Those gouging monopolists at the ASX this morning revealed
they are having another try at merging with their rivals at SFE Corp,
the old Sydney Futures Exchange which demutualised in 2000, in
a $2.3 billion deal that will create the world’s ninth biggest listed

ASX is paying a big price to get SFE board endorsement by proposing to
deliver 40% of the combined group to SFE shareholders who will receive
0.51 ASX shares for each SFE share. Based on ASX’s Friday closing price
of $32.60, this valued SFE shares at $16.63 – a hefty 25% premium to
recent trading and more than eight times the lows of $2 reached in late 2002.

It will be interesting to see whether ASX refers trading in SFE shares
to ASIC for a formal insider trading investigation because SFE shares
soared from $12.75 on March 10 to Friday’s close of $14.12 as news of the proposed merger leaked out.

SFE shares are up another $2.88 to a record $17 this morning after
peaking at $17.60 whilst ASX shares have also soared $1.31 to $33.91,
meaning today’s proposal has lifted the combined market
capitalisations of the wedding partners by $540 million at 11.30am to a
record $5.8 billion.

The ASX has long been Australia’s most lucrative
government-endorsed monopoly. The 606 original stockbroking owners of
the ASX, back when it was a mutual serving the
investing public in a not-for-profit way, have seen their $25,000
investment turn into more than $6 million. These fat cats paid just 15c
for each of their 166,000 shares in the demutualisation, meaning they
have enjoyed an almost 300-fold return when dividends are included.

There aren’t too many other businesses that generated EBITDA margins of
58% in 2005 but the ASX’s $291 million in revenue translated into
operating earnings of $169 million last year. That’s what you call
gouging, yet the ACCC and the Federal Government are tolerating more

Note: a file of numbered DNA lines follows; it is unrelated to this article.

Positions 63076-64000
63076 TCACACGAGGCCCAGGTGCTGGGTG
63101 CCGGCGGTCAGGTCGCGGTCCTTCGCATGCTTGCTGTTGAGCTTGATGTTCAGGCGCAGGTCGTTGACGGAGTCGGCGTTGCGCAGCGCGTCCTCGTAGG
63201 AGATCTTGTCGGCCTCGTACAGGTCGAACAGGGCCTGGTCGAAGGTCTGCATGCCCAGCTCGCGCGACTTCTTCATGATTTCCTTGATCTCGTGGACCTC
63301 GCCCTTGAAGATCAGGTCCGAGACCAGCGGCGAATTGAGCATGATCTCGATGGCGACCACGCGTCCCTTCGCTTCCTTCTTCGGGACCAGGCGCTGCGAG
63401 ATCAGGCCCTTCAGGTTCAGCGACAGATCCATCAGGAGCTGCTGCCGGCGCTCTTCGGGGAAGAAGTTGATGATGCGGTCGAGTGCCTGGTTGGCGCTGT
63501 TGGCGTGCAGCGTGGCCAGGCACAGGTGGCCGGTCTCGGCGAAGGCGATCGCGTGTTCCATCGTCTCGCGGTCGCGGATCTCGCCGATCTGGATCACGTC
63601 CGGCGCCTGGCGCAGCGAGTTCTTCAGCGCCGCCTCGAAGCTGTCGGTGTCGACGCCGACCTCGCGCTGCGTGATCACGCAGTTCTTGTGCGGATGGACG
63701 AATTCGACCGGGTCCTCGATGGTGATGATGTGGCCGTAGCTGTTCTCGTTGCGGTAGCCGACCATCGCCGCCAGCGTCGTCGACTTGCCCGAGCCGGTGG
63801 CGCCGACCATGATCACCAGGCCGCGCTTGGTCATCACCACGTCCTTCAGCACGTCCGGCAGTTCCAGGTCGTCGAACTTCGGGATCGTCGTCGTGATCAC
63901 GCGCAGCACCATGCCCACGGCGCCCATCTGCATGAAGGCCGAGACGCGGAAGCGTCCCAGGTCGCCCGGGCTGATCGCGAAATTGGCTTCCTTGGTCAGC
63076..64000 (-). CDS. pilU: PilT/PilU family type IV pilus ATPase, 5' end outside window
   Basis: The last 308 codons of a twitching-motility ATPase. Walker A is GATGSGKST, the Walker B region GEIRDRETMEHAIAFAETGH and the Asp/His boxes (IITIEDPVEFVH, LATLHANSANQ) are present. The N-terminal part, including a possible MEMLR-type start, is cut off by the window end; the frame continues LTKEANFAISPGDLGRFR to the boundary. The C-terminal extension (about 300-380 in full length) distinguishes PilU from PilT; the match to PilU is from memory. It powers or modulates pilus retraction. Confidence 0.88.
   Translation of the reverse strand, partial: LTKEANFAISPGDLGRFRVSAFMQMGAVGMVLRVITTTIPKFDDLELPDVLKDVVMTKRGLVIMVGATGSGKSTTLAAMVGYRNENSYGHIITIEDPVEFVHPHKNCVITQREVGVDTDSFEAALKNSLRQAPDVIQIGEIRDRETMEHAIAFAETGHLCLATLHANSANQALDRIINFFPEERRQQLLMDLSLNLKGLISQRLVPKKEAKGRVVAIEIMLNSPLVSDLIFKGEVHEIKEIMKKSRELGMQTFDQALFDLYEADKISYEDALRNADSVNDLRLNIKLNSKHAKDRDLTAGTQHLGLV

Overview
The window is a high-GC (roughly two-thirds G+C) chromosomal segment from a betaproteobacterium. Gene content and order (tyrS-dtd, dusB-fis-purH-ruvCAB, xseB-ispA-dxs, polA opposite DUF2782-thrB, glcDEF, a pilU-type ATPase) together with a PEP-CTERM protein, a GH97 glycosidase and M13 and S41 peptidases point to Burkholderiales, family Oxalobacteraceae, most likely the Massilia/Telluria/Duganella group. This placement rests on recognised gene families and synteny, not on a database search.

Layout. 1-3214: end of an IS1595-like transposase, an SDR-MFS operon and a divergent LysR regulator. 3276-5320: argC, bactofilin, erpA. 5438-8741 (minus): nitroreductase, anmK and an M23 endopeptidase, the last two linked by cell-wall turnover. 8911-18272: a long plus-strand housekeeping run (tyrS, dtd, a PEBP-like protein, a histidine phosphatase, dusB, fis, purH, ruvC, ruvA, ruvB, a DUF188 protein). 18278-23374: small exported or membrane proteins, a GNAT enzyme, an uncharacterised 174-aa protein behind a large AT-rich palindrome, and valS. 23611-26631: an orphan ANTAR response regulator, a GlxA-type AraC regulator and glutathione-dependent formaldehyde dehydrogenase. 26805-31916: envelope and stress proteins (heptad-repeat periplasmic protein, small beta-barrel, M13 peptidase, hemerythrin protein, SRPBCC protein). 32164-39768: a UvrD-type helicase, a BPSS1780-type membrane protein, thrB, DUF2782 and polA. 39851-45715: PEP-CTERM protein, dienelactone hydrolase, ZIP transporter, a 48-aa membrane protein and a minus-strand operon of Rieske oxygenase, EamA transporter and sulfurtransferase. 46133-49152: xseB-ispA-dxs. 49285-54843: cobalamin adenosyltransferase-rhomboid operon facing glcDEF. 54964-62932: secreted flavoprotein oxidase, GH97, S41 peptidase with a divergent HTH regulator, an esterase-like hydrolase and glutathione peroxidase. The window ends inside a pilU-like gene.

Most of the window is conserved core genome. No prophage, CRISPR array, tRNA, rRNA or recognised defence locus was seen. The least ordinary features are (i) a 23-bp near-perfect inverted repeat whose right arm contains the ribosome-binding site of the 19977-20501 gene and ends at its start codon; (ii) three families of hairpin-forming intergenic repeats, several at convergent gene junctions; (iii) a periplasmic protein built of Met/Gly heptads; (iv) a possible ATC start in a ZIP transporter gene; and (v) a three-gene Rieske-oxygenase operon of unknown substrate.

price increases from July next year and the competition regulator has
already given preliminary approval for this merger which will hugely
increase ASX market power. Has anyone considered the long-suffering
consumer in all of this?

Maurice Newman, the PM’s great mate who has chaired the ASX for a
decade, will be chairman of the combined business into the future
despite turning 68 next month, whilst ASX CEO Tony D’Aloisio will be
CEO. SFE will score three ASX board seats.

Australia was a global leader in creating the hugely conflicted
situation of turning a regulator into a profit-motivated listed company
and ASX and SFE are proposing to merge their surveillance and
supervision operations into one entity. Is this really in the public
interest? How many market integrity types will be axed in the pursuit
of “synergies”?

Australia is great at producing service sector giants that rely on
government concessions to gouge their customers and this deal will make
the ASX a leading example. Sadly, all this ASX wealth is coming from
the long-suffering mum and dad investors who have their superannuation
tickets clipped every which way by a government which seems to have
little concern about ever-concentrating Australian corporate power.